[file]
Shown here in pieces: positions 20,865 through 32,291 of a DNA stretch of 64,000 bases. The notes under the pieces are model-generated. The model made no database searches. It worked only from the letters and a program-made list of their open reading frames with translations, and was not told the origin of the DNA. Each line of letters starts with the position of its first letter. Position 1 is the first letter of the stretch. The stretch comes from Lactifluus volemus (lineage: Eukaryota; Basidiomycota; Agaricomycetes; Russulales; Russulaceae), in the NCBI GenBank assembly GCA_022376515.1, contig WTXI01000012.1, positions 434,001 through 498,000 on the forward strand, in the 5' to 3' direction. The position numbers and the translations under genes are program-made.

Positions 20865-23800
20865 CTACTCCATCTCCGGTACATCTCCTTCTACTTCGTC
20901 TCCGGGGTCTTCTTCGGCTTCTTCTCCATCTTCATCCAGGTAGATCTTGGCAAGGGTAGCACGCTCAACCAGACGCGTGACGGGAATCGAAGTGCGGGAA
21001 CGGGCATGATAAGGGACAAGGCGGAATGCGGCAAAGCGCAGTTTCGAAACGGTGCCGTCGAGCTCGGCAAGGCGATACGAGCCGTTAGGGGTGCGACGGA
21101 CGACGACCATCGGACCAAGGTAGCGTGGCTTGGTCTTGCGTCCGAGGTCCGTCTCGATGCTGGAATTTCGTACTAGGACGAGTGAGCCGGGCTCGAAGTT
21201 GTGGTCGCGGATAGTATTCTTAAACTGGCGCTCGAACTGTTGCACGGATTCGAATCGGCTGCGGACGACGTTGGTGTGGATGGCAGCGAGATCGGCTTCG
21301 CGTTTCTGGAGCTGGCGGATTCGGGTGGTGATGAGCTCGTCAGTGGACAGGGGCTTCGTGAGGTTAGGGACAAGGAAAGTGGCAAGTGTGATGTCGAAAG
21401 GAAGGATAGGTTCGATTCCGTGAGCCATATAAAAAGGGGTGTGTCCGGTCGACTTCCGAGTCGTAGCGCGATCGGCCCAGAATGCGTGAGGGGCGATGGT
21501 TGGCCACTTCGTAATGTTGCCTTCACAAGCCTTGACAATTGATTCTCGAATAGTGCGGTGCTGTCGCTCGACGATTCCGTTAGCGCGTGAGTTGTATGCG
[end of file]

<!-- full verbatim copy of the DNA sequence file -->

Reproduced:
Shown here in pieces: positions 20,865 through 32,291 of a DNA stretch of 64,000 bases. The notes under the pieces are model-generated. The model made no database searches. It worked only from the letters and a program-made list of their open reading frames with translations, and was not told the origin of the DNA. Each line of letters starts with the position of its first letter. Position 1 is the first letter of the stretch. The stretch comes from Lactifluus volemus (lineage: Eukaryota; Basidiomycota; Agaricomycetes; Russulales; Russulaceae), in the NCBI GenBank assembly GCA_022376515.1, contig WTXI01000012.1, positions 434,001 through 498,000 on the forward strand, in the 5' to 3' direction. The position numbers and the translations under genes are program-made.

Positions 20865-23800
20865 CTACTCCATCTCCGGTACATCTCCTTCTACTTCGTC
20901 TCCGGGGTCTTCTTCGGCTTCTTCTCCATCTTCATCCAGGTAGATCTTGGCAAGGGTAGCACGCTCAACCAGACGCGTGACGGGAATCGAAGTGCGGGAA
21001 CGGGCATGATAAGGGACAAGGCGGAATGCGGCAAAGCGCAGTTTCGAAACGGTGCCGTCGAGCTCGGCAAGGCGATACGAGCCGTTAGGGGTGCGACGGA
21101 CGACGACCATCGGACCAAGGTAGCGTGGCTTGGTCTTGCGTCCGAGGTCCGTCTCGATGCTGGAATTTCGTACTAGGACGAGTGAGCCGGGCTCGAAGTT
21201 GTGGTCGCGGATAGTATTCTTAAACTGGCGCTCGAACTGTTGCACGGATTCGAATCGGCTGCGGACGACGTTGGTGTGGATGGCAGCGAGATCGGCTTCG
21301 CGTTTCTGGAGCTGGCGGATTCGGGTGGTGATGAGCTCGTCAGTGGACAGGGGCTTCGTGAGGTTAGGGACAAGGAAAGTGGCAAGTGTGATGTCGAAAG
21401 GAAGGATAGGTTCGATTCCGTGAGCCATATAAAAAGGGGTGTGTCCGGTCGACTTCCGAGTCGTAGCGCGATCGGCCCAGAATGCGTGAGGGGCGATGGT
21501 TGGCCACTTCGTAATGTTGCCTTCACAAGCCTTGACAATTGATTCTCGAATAGTGCGGTGCTGTCGCTCGACGATTCCGTTAGCGCGTGAGTTGTATGCG